I want to note that there is a Vegan Burlesque group- there’s not a ton of us, but we are there and I for one am totally willing to answer questions and supply links (I’ve amassed a ton). Besides making changes to what goes in my mouth, I decided to really discover why vegans say “want world peace? go vegan!”- For so long it sounded like hippie-dribble but then I started to learn about what’s going on in our world when it comes to animal ethics (how they’re treated). I realized that my feelings and findings about animal rights match up with my feelings about women’s reproductive rights, surprisingly. I started to learn more about sustainability (ie: feeding starving nations and what it actually takes to produce our food resource-wise) and what I found was horrendous, and I cannot participate any longer. Since I was looking for peace within, I decided to eat the most peacefully for me and to do what I can personally do. I have to say that it very much has helped my aspirations for inner tranquility. “There comes a time when one must take a position that is neither safe, nor politic, nor popular, but he must take it because conscience tells him it is right.” -Martin Luther King, Jr.

I don’t mean to get so serious on you (in general I’m super goofy, I swear!), but the world is going through so much right now, and I want to see it change! As they say- change starts within. “Be the change that you wish to see in the world.” ― Mahatma Gandhi

Photo: John Bichard 2013

Photo: John-Paul Bichard 2013

Q: Another aspect of your veganism that I found particularly interesting was its impact on your costuming. You’ve stated, “Since my transition to veganism in late 2012 I’ve been learning more what it means to be a performer who no longer purchases costuming items that come from animal sources and phasing out the things I do have and replacing them with other sources as I can afford. The trappings of a showgirl are INTENSE- feathers, furs, leather, all of it. In my most selfish moments I wish my eyes hadn’t been opened at all to the injustices we place on animals, but then I realize that it would cause so much more pain if I had remained ignorant to my part in this world. I believe that peace starts within, and since I’ve transitioned to this kinder, gentler life, I am indeed more peaceful.” What vegan-friendly costuming alternatives have you sought out? Are you finding it difficult or costly to replace existing costume pieces, or have you retired certain pieces (or acts) altogether until you can find suitable replacements?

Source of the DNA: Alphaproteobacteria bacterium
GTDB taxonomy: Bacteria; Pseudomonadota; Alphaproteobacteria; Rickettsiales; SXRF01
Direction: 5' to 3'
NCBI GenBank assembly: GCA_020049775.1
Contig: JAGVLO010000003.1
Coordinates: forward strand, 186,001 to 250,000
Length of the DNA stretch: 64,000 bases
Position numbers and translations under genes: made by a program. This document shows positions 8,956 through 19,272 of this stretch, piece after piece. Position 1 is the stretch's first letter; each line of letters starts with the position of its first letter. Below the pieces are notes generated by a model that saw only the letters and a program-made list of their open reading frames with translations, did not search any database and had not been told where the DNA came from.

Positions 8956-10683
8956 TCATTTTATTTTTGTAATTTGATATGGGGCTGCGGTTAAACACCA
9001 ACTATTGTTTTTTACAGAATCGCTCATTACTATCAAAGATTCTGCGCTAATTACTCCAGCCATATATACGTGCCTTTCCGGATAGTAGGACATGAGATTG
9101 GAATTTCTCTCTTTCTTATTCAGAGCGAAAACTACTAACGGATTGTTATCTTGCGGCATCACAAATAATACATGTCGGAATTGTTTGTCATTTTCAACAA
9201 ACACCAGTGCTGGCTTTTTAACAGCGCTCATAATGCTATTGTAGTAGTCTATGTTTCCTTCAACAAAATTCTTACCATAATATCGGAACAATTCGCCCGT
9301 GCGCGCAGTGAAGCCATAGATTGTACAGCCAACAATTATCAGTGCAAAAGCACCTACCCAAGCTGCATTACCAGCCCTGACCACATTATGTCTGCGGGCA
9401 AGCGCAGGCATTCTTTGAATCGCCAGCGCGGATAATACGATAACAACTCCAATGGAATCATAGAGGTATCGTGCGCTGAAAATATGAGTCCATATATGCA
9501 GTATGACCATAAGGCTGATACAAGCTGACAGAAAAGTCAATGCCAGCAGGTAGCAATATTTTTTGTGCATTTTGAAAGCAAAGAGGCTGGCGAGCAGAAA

A: I still have lots of feathers, and there’s not much I can do about it at this time. I plan on loving and using them until they are no longer suitable for stage. Replacing thousands of dollars of feathers on this stripper’s budget (right now) is just not possible. So, I still have pregan stuffs (pre-vegan), but I donated and got rid of what I couldn’t use properly and have no plans of buying animal products in the future.

For shoes, it hasn’t been so bad- since I wear 5 inch spikes typically, there’s all kinds of different materials, and I certainly know how to make a shoe prettier with paint, fabric or baubles. Tulle and chiffon make for excellent boas- I know my vegan stripper sisters have already been successful in making them, and there’s lots of feather alternatives out there. It’s kind of exciting to dream up new ways to make boas or fans though- I look forward to the costuming challenge! I do have to say that a benefit is not spending hundreds and hundreds of dollars of feathers…..now they can go to rhinestones!